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W. P. A. History of Pontotoc County, Mississippi


Old Settlements

          Reverend Joseph Bullen was sent out March 26, 1799 as a missionary to the Chickasaw Indians, in the settlement known as ZION; here his son established a school in July of the same yearAcross the road stood an Indian Council House. From notes contained in Bullen's diary historians say the site of the school and primitive church is the house of Topulkah, where the treaty of Pontotoc was made.

           Richard Hyde, one of Blackbeard's men, Christopher Osborne, and James Gunn lived at this time in the Zion Community. A log church and schoolhouse were used by  later settlers and a tract of land for a cemetery was given by the Osborne family in 1830.  The present Baptist Church site was deeded in 1831 by W. B. Fuqua. A large two story frame structure was erected, the lower floor for church services and the upper as a Masonic lodge.  The building was unpainted and blackened with age--hence the name Black Zion
           The casual traveler on the Valley road between Pontotoc and Verona will notice the large cemetery across from Zion church.  A close observer who enters this silent city of the dead will read with interest the dates and names engraved on tombs showing it to be one of the oldest in the country.  An appropriate inscription is:

Beneath these rugged trees, these cedars shade,

Where heaves the turf in many a mouldering heap,
Each in his narrow cell forever laid,
The dear forefathers of Zion sleep."

Photograph,  "Col. R Bolton's Drug Store"

            George Moreland, Commercial Appeal Columnist, (see Chapter 23, Professional and Civic Leaders) writes the following reminiscent article on Zion:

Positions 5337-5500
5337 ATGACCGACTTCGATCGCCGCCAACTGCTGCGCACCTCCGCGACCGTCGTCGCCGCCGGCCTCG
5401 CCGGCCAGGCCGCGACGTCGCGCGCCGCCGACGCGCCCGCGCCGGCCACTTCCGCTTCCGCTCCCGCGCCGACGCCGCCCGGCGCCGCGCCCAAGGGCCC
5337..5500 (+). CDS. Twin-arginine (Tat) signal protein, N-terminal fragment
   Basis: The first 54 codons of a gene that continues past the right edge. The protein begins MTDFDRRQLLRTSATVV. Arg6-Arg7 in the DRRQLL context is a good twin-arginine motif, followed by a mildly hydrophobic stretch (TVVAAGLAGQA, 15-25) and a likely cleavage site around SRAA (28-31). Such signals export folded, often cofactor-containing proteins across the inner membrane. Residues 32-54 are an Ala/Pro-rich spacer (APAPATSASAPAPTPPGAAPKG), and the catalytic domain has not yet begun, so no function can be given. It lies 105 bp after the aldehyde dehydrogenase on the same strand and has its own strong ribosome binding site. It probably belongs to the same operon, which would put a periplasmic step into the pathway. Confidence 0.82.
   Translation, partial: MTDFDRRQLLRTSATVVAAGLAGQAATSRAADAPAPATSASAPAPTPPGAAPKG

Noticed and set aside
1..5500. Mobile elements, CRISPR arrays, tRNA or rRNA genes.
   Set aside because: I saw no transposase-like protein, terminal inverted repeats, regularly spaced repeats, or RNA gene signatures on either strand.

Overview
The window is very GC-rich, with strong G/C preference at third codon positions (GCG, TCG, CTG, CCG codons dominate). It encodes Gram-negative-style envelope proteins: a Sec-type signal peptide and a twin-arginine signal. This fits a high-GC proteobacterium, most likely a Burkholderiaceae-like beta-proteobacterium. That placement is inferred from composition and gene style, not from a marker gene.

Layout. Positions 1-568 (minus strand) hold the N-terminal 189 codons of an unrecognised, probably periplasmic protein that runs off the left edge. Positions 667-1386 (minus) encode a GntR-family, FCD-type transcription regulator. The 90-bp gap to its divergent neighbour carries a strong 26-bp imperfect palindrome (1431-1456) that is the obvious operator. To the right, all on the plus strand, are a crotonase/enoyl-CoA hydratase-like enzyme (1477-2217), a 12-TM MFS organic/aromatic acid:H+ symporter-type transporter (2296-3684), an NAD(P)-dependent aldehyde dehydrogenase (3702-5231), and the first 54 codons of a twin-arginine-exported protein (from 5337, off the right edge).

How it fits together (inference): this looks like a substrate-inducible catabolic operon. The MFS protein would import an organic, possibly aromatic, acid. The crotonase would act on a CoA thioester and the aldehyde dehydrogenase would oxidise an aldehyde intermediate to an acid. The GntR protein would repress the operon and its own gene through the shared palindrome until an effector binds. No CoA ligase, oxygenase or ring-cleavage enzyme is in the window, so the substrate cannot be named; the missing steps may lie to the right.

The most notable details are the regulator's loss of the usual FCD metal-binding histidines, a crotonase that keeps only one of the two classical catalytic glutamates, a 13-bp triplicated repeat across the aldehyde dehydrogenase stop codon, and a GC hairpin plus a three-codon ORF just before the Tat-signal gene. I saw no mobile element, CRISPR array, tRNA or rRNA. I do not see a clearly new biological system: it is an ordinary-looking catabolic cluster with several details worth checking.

"I was born January 26, 1881, a quarter of a mile  southeast of  Black Zion on what is known as the Bryant Place.  At that time the community was known as Oak Ridge. (I lived) there until I was five years old and I remember distinctly the Lowrey family in the Oakridge Community.  They were fine pioneer people.  The "George" in my name is for the head of the great family, George Lowrey; the Matthew is for the most loveable man I ever knew, Matthew E. Gilmer, who is buried at White Zion.  Children have ideals they worship - mine was this man.  My first schooling was in a log building in this community, taught by George Johnson.  He was related to the Johnsons who operated Plymouth School.  The Barr family were also prominent citizens of the community, in a beautiful home northwest of the old church."

          "The Joe Hesters, with two children, lived in the community.  Their first names were Boss and Eva.  Boss married John Oglesby, who was the sheriff of Lee County. After the death of Boss, John Oglesby married Eva.  My first memory of church was at Black Zion - a two story building.  The second story was used for a Masonic lodge, where father was worshipful master, and mother was prominent in Eastern Star.  Once mother thought she could take me to a meeting because I was too young to remember.  I watched the secret conclaves and as soon as the meeting was over, told the proceedings, to the surprise and chagrin of my parents."

          "Joshua Pitts was the pioneer preacher of our community.  The Baptizing Hole was in Chiwapa bottom.  Once Jeff McCoy got on a limb to watch a baptizing.  In the middle of the service the limb broke and Jeff was precipitated in the water among the supplicants.  My old home was destroyed in the Tupelo Storm, nothing now where it stood, but the old vermillion hills of Sargent Prentiss fame. " (1)

(1)George M. Moreland , columnist, Commercial Appeal, Memphis Tennessee           


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